SHEFFIELD – Ryan LaBoy became a music teacher, in part because he recognized the role that music teachers have played in his life.
LaBoy described himself as “a very artistic kid in a place where boys were expected to be very boyish,” adding that he did not play a lot of sports as a child in the Valley. the Hudson in New York.
“I kind of fell into a safe space when I joined the choir as a youngster, and found a place where my donations were useful and appreciated by the people I was with,” LaBoy said. . “On top of that, we have to sing along.”
LaBoy, the new artistic director of the Berkshire Children’s Chorus, said he wanted to “pay it forward” by creating “safe and caring spaces, useful spaces” for children in County Berkshire. He comes to the Berkshires of the Twin Cities of Minnesota, where he was the founding music director of ComMUSICation, an after-school music program that serves young people in neighborhoods he describes as historically underfunded.
LaBoy holds degrees in choral conducting and music education from the University of Minnesota and Westminster Choir College, respectively, and his expertise is working with young people of diverse backgrounds and experiences, said Alice Maggio, vice-president. Chair of the Board of Directors of Berkshire Children’s Refrain.
The choir, founded in 1990 by Nancy Loder, a music teacher at Mount Everett Regional High School who believed Berkshire children should have more opportunities for music education, has welcomed 35 to 55 children each year for 30 years. said Maggio, herself a choir graduate.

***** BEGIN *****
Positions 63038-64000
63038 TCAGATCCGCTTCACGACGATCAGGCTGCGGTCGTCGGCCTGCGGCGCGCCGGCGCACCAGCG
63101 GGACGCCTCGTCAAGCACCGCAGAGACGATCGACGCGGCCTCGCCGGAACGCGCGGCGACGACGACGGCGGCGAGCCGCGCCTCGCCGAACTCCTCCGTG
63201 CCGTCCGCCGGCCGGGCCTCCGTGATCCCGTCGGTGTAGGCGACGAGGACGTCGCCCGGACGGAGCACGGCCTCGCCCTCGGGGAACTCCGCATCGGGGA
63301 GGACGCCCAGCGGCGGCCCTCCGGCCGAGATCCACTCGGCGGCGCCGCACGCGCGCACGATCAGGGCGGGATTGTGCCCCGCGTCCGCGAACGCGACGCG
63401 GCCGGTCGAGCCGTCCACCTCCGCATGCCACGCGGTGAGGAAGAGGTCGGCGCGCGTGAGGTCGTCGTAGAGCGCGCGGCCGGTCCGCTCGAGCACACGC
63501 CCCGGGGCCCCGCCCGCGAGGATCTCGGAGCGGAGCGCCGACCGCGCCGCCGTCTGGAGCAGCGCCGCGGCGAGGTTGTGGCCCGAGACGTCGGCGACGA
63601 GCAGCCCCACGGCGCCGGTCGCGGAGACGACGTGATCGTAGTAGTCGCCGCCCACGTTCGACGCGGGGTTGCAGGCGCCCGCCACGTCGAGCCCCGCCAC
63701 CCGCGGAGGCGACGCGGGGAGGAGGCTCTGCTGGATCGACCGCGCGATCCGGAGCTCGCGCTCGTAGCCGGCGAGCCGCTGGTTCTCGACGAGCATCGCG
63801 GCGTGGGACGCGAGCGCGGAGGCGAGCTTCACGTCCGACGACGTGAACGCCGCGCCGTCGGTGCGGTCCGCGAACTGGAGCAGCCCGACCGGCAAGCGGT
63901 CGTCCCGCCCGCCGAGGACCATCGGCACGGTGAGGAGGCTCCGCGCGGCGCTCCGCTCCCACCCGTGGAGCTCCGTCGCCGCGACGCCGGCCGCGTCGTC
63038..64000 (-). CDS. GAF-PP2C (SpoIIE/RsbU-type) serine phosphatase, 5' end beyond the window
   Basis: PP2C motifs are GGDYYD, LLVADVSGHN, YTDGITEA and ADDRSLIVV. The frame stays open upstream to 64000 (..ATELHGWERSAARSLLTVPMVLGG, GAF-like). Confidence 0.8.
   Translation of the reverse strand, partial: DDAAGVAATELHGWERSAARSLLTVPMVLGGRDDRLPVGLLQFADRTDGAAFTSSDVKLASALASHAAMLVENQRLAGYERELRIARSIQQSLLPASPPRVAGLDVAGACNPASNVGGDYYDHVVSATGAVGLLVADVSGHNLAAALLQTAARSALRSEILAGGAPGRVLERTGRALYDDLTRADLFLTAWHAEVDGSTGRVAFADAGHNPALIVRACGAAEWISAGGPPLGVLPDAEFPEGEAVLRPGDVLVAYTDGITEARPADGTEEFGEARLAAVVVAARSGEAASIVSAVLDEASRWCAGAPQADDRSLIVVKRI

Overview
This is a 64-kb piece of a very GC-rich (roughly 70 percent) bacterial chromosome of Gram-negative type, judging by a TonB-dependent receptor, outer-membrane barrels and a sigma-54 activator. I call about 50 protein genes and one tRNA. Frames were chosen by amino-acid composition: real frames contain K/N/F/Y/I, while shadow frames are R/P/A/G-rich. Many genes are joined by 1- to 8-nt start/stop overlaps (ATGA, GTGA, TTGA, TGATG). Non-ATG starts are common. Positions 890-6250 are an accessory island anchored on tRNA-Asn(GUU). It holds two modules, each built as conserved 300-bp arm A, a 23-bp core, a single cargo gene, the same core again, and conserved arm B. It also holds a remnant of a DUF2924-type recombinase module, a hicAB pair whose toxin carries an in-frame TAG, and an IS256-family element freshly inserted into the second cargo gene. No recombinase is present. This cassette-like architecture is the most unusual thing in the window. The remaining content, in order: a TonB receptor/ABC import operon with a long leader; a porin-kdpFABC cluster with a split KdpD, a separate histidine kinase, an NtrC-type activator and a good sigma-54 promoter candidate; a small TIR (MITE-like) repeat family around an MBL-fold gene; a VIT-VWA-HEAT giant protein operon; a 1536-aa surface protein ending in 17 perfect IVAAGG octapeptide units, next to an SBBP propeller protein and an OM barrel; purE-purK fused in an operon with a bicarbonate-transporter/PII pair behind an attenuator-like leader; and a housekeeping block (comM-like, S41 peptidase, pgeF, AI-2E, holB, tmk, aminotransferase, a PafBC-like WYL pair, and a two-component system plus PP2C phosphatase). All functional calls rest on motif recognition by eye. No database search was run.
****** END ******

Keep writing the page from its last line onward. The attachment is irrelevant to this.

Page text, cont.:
Past ensembles have traveled to perform at New York establishments such as Carnegie Hall, Lincoln Center and Alice Tully Hall, and the choir receives invitations to several children’s choir festivals, Maggio said.
After a year during which the choir did not sing and a year during which many young people experienced the isolation and stress linked to the coronavirus pandemic, the organization “is re-engaging” in its mission of ” provide pleasant opportunities for young people.
“Often in a rural location it’s hard for kids to meet, and it’s not like a city, where you can meet people easily,” Maggio said. “We kind of recognize that it’s not just about the music. It’s about the skills you develop through singing and the friendships you can have.
Other goals for the choir are to diversify the types of music that the choir engages in and to form partnerships that broaden the group’s engagement throughout County Berkshire.
The group hopes to start expanding their engagement with three summer events where families can meet LaBoy and the kids can “audition,” which LaBoy says is an informal process for kids to get a feel for LaBoy’s personality and of the set in which they could be integrated.
The plan is to have one set for children in grades four and five and one for students between grades six and nine, Maggio said. The choir offers musical education to children regardless of their ability to pay school fees, added Maggio.
The first event of the summer is a social ice cream, with free ice cream from SoCo Creamery, from 1 p.m. to 3 p.m. on June 26 at Old Parish Church, 125 Main St. in Sheffield.
Danny Jin, a member of the Report for America Corps, is the reporter for The Eagle’s Statehouse. He can be reached at [email protected], @djinreports on Twitter and 413-496-6221.